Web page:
Margaret of Scotland was free to be herself. For her, that meant freedom to love God and serve others. Margaret was the daughter of Princess Agatha of Hungary and the Anglo-Saxon Prince Edward Atheling. She spent much of her youth in the court of her great-uncle, the English king, Edward the Confessor. Her family was shipwrecked off the coast of Scotland. King Malcolm befriended them Because of Malcolm’s love for Margaret, she was able to soften his temper, and help him become a virtuous king. she promoted arts, tried to correct religious abuses common among priests and lay people. She and Malcolm had six sons and two daughters. Margaret personally supervised their religious instruction and other studies. Her private life was austere. She had certain times for prayer and reading Scripture. She ate sparingly and slept little in order to have time for devotions. She was always surrounded by beggars in public and never refused them.
I recently watched a movie about St Ignatius of Loyola, where he suffered from the memory of his sinful past. He accused himself relentlessly over and over, while he heard lies of despair instead of Hope in his head. He later identified the voice of despair as satan.
My confessor directed me to find were the lies were that satan was speaking to me in my life. I found sins that I would revisit and feel bad about, or times where I could only see injustice, and not the Light. Although placed there as temptations to despair, I could admit my cooperation with this way of thinking, and confess it.
I know that my Father is Love, and satan wants to separate me from the Love of my God. I think it fair to say that if there is something that makes me feel unloved by God, then the fault is mine. So I was motivated to revisit these difficult memories and find God in them. If its a forgiven sin, who am I to hold onto it. If its an injustice done to me, then I need to look for how God was present to me through that experience. I need to replace the negative feelings associated with these things, with the Truth. I have to stop listening to the mantra of evil. I can’t linger in the darkness of satan’s suggestion. I need to find these little seeds of demise, and quickly bring Light to the darkness. I need to exercise vigilance.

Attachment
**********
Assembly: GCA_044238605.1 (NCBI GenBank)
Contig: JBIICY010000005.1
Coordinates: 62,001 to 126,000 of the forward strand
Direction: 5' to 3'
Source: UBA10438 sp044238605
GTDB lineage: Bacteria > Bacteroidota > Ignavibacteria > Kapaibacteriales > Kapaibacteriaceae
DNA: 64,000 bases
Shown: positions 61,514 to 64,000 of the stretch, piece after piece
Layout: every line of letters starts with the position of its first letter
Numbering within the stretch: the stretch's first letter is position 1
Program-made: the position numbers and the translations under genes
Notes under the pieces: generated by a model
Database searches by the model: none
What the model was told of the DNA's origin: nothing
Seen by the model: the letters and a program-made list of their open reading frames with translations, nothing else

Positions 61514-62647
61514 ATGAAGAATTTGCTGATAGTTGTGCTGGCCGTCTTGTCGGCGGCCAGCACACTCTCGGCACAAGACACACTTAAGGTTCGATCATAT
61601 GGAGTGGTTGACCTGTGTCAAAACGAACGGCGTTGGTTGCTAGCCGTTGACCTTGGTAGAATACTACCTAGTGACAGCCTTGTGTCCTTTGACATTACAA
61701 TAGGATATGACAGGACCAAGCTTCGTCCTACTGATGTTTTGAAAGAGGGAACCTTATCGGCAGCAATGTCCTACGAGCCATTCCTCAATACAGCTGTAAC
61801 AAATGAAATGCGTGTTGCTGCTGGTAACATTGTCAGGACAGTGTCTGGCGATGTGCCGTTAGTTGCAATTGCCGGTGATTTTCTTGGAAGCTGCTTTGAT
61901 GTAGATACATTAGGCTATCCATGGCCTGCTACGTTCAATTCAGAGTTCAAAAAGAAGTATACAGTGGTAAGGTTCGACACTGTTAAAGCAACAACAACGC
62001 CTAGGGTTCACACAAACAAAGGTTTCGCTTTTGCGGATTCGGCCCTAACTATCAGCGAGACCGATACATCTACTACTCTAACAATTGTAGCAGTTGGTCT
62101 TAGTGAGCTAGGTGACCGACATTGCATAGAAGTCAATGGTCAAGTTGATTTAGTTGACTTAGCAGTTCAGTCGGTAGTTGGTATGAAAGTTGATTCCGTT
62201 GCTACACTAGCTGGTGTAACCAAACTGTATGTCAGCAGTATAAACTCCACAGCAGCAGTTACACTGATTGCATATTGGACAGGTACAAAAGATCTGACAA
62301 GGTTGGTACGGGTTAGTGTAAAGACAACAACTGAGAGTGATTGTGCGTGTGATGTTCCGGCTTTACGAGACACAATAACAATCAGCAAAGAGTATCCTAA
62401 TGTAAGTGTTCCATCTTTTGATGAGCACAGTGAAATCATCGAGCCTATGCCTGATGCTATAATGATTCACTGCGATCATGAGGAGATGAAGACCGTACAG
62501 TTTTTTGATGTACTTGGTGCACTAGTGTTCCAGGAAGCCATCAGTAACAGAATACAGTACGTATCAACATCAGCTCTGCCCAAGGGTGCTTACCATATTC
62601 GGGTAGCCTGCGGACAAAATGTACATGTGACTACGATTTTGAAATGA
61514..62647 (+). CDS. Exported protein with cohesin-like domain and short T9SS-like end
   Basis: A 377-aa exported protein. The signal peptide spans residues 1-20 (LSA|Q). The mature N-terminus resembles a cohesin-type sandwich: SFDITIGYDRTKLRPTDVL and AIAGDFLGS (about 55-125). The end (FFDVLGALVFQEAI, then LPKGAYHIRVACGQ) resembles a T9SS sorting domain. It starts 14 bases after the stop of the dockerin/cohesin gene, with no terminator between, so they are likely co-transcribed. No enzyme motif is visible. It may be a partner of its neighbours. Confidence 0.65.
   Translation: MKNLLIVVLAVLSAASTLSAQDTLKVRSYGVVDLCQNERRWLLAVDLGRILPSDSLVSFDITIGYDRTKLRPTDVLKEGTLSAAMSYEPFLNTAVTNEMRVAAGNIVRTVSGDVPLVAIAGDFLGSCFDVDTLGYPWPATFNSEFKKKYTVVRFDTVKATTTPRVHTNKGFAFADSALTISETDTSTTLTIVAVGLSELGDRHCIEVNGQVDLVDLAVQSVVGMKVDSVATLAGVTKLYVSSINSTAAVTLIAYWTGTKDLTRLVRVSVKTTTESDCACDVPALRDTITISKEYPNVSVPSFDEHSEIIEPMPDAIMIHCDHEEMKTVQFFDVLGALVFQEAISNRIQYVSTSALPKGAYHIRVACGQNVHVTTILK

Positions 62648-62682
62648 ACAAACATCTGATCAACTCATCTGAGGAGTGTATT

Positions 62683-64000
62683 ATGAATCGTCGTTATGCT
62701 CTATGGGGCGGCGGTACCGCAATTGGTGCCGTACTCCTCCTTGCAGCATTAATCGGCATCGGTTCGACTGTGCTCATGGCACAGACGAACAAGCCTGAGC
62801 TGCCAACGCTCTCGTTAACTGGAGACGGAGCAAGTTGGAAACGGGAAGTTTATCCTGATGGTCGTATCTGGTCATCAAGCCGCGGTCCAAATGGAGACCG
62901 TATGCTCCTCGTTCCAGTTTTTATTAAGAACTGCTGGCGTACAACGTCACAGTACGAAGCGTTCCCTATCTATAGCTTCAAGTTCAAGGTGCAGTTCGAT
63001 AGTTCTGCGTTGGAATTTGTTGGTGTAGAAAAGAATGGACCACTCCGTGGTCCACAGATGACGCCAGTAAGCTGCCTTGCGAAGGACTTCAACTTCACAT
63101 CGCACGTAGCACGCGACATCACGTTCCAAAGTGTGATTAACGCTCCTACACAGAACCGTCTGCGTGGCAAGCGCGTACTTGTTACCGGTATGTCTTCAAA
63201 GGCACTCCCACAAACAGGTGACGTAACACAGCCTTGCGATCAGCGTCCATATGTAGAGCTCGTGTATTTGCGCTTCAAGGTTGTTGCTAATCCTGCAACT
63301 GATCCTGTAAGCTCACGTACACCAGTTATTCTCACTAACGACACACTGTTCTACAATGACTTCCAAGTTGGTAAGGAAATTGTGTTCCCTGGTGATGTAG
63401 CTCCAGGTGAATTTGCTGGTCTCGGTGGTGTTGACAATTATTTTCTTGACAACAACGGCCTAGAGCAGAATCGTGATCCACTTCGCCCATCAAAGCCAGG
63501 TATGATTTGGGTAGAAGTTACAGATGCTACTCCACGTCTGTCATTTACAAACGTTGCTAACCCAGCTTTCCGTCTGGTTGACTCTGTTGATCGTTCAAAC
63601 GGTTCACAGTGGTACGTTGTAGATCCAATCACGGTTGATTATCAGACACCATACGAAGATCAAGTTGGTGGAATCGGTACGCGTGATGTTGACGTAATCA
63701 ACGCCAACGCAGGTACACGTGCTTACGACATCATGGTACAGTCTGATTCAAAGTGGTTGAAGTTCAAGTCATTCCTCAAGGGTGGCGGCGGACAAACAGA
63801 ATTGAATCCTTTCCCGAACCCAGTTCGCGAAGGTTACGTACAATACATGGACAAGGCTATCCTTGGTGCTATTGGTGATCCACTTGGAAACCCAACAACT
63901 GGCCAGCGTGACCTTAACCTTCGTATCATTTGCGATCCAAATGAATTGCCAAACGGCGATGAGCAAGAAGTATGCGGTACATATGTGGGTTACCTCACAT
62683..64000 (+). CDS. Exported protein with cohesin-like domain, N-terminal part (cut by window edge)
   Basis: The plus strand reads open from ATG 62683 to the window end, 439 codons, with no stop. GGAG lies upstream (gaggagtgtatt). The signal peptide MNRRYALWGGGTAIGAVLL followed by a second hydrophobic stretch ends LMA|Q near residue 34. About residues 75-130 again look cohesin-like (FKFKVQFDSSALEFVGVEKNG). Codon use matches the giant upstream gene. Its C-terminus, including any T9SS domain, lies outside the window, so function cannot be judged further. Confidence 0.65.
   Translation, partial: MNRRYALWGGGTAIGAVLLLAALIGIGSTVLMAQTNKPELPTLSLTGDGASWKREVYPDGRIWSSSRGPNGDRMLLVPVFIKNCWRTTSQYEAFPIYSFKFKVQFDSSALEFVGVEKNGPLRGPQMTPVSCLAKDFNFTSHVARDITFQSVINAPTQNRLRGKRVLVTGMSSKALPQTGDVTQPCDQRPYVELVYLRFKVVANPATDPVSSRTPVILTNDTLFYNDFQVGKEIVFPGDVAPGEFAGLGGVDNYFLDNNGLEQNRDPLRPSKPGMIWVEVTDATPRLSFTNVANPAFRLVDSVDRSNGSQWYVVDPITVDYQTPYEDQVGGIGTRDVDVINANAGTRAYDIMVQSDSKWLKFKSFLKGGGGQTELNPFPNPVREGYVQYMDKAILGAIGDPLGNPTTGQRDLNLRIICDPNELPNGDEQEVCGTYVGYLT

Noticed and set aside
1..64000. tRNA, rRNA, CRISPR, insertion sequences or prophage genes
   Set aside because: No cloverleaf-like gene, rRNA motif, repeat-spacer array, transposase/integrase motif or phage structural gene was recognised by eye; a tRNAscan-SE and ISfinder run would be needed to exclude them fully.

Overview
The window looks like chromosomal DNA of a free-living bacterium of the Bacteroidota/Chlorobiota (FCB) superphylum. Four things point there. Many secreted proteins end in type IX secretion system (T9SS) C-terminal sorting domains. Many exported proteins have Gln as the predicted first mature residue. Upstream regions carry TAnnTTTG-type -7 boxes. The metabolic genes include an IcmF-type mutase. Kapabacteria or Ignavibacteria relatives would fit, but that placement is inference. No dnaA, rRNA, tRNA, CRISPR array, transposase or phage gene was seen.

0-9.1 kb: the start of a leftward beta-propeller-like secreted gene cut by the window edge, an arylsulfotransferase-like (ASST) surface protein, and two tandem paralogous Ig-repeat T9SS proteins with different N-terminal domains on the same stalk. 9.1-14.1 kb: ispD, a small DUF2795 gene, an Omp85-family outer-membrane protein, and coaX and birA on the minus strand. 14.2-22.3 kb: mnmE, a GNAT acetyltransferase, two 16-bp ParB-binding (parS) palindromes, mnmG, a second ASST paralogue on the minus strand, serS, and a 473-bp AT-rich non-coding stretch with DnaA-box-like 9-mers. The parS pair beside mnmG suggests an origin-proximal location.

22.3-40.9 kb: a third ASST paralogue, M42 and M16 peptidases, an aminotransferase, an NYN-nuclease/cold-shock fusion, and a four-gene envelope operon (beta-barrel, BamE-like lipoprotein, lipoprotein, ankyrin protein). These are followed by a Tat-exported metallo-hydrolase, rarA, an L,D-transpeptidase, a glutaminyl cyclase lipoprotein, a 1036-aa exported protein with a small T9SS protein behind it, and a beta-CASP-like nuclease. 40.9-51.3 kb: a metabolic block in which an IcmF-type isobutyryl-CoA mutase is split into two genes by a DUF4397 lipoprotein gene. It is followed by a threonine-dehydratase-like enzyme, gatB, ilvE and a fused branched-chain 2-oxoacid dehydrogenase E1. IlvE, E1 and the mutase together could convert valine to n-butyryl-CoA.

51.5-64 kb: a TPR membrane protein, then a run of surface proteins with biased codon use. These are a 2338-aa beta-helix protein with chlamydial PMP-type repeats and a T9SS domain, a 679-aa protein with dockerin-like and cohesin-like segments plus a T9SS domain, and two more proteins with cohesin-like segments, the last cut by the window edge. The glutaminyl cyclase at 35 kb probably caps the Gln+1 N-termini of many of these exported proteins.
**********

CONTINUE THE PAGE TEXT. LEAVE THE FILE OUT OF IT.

The movie can be found on “Formed”, and is titled “Ignatius of Loyola”.
Monday, November 4: St. Charles Borromeo, Cardinal (1538-1584)
Charles was born in Italy and a son of Count Gilbert Borromeo and Margaret Medici, sister of Pope. he was made Bishop of Milan. He was intent to improve the morals and manners of the clergy and laity, established seminaries for the education of the clergy, founded a Confraternity of Christian Doctrine for the religious instruction of children. He founded a society of secular priests, Oblates of St. Ambrose (now Oblates of St. Charles). Although he achieved a position of great power, he used it with humility.
“Be sure that you first preach by the way you live. If you do not, people will notice that you say one thing, but live otherwise, and your words will bring only cynical laughter and a derisive shake of the head.“
Patron: agains ulcers, appole orchards catechists, catechumens, colic; intestinal disorders;
Tuesday, November 5: Zachariah and Elizabeth Early Christian (time of Christ)
Elizabeth is a cousin to the Virgin Mary. Zachariah, desiring a child, went to pray in the temple and was told by the angel Gabriel, “Do not be afraid, Zechariah; your prayer has been heard. Your wife Elizabeth will bear you a son, and you are to call him John… he will be filled with the Holy Spirit even before he is born.” (Luke 1:13-15).